Continuing Research on Sclerotia Germination Stimulants for White Rot Control
By Jeremiah Dung, Oregon State University & Robert Wilson, University of California
With promising results in past and recent trials evaluating the use of fungicides and sclerotia germination stimulants to control white rot, researchers are continuing their efforts to develop an IPM strategy that will allow growers to produce a profitable crop in infested fields.
White rot, caused by the fungus Sclerotium cepivorum, is a major disease of onion and garlic (Fig. 1). The fungus is spread by small sclerotia produced on decayed bulbs and roots (Fig. 2), and as few as one sclerotium per quart of soil can result in significant crop losses. Control of white rot is difficult because sclerotia can survive in fields for over 20 years, remaining dormant in the absence of Allium hosts.
Today, thousands of acres in California are infested with white rot. White rot is also a major problem for onion and garlic seed and bulb production in the Pacific Northwest, and the Allium industry in the western U.S. is threatened by white rot. White rot-resistant cultivars of garlic and onion are not currently available and growers lack effective control options.
Several University of California (UC) experiments over the last decade evaluated the efficacy and crop safety of fungicides for white rot control in onions. The majority of the studies evaluated different fungicides, fungicide rates and fungicide application times.
The fungicide tebuconazole was the most effective active ingredient for suppression of white rot. Penthiopyrad provided similar or slightly less suppression of white rot compared to tebuconazole. Tank mixing both fungicides had a slight additive effect on white rot suppression compared to using either product individually in multiple UC trials. The most effective fungicide application method was in-furrow at planting, and results consistently showed fungicides increase onion yield and decrease the incidence and severity of white rot on harvested onion bulbs. Unfortunately, fungicides alone did not consistently suppress white rot at a level that prevents economic loss, especially in soils with high sclerotia populations.
Potential of Sclerotia Germination Stimulants
Sclerotia germination stimulants offer great potential for managing white rot. White rot is a disease limited to Allium crops because sclerotia germinate only in response to sulfur-containing compounds released from Allium roots. If these compounds can be applied to the soil in the absence of an Allium crop, the sclerotia will germinate (Fig. 3), exhaust their energy reserves without a host and die.
Soil treatments with diallyl-disulfide (DADS) were shown to reduce sclerotia populations by over 90 percent, but unfortunately the small number of remaining sclerotia was often still enough to cause unacceptable disease levels at harvest.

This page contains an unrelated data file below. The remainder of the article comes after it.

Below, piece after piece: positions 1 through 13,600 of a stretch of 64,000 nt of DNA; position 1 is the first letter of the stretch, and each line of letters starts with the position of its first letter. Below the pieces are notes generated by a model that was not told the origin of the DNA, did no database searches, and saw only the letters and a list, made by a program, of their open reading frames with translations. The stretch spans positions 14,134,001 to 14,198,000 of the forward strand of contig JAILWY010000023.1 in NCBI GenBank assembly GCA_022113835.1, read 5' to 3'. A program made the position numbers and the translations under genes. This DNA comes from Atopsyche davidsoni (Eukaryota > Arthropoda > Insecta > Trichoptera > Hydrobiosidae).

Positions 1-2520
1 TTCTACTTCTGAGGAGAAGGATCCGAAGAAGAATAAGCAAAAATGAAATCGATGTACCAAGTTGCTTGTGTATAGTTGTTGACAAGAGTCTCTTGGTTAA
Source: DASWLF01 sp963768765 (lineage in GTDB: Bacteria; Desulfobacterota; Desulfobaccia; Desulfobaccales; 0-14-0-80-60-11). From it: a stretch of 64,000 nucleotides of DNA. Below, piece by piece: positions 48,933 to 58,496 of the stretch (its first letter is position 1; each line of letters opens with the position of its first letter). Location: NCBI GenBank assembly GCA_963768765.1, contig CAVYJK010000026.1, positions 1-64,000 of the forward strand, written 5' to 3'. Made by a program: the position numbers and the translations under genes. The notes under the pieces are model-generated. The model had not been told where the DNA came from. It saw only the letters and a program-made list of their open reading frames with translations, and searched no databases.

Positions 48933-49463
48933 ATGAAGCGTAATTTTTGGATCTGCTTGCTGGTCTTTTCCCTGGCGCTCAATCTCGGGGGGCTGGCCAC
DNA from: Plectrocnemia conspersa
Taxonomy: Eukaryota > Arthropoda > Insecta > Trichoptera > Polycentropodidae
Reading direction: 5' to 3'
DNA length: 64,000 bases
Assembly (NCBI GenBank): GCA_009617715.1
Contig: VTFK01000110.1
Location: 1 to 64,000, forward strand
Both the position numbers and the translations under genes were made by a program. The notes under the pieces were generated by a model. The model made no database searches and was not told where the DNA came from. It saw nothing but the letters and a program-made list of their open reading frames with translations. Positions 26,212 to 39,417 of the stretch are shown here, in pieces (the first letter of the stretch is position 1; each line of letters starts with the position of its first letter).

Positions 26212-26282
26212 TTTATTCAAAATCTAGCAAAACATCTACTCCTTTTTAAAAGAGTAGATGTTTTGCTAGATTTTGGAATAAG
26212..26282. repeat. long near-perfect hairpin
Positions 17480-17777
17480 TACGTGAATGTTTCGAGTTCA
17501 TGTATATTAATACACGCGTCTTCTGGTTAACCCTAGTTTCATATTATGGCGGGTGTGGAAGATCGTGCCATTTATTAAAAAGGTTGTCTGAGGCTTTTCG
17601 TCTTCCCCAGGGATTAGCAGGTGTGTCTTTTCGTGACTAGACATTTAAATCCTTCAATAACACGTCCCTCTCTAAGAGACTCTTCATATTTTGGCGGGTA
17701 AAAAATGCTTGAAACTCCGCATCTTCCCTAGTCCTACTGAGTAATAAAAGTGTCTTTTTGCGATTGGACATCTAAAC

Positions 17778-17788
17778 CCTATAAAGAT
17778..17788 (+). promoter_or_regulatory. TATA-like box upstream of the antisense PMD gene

A commercial product containing DADS was registered for use as a sclerotia germination stimulant in 1992 but is no longer available for various reasons, including high product cost and unreliability in satisfactory disease control. Research using natural or synthetic Allium compounds as sclerotia germination stimulants has become a high priority since DADS is no longer commercially available.
Fungicides and sclerotia germination stimulants used individually have not reduced white rot symptoms to a point that a profitable crop (less than 15 percent bulbs showing symptoms) can consistently be produced in infested soil, especially if soil inoculum densities are high. For this reason, it was decided to test a two-prong approach using germination stimulants to reduce soil inoculum density the year before growing onions and a fungicide applied in-furrow when planting the onion crop.
Results from several years of UC experiments at Tulelake’s Intermountain Research and Extension Center were quite promising, often resulting in significant reductions in white rot symptoms on onion bulbs treated with DADS and tebuconazole compared to the non-treated control. Additionally, marketable yields were often increased to levels (24 tons per acre) that would be acceptable to many growers, especially in white rot infested ground.
Collaborative research projects between UC and Oregon State University (OSU) are currently underway to evaluate the efficacy and feasibility of using Allium byproducts as white rot sclerotia germination stimulants. UC’s Rob Wilson and Tom Turini and OSU’s Jeremiah Dung are working together to test garlic juice, garlic oil and other potential germination stimulants at rates much greater than previous tests to determine if high rates can provide similar efficacy compared to DADS. We are also evaluating new fungicides for their ability to suppress white rot.
Concurrently, OSU’s Michael Qian is leading the effort to analyze and screen sulfur compounds present in different Allium byproducts, identify potentially new germination stimulants and establish dose-response relationships.
Our long-term goal is to develop an IPM strategy for managing white rot in onions and garlic that will allow the production of Allium crops in fields already infested with white rot. These projects are funded by the California Garlic and Onion Research Advisory Board and the California Department of Pesticide Regulation.
Originally published in Onion World May/June 2017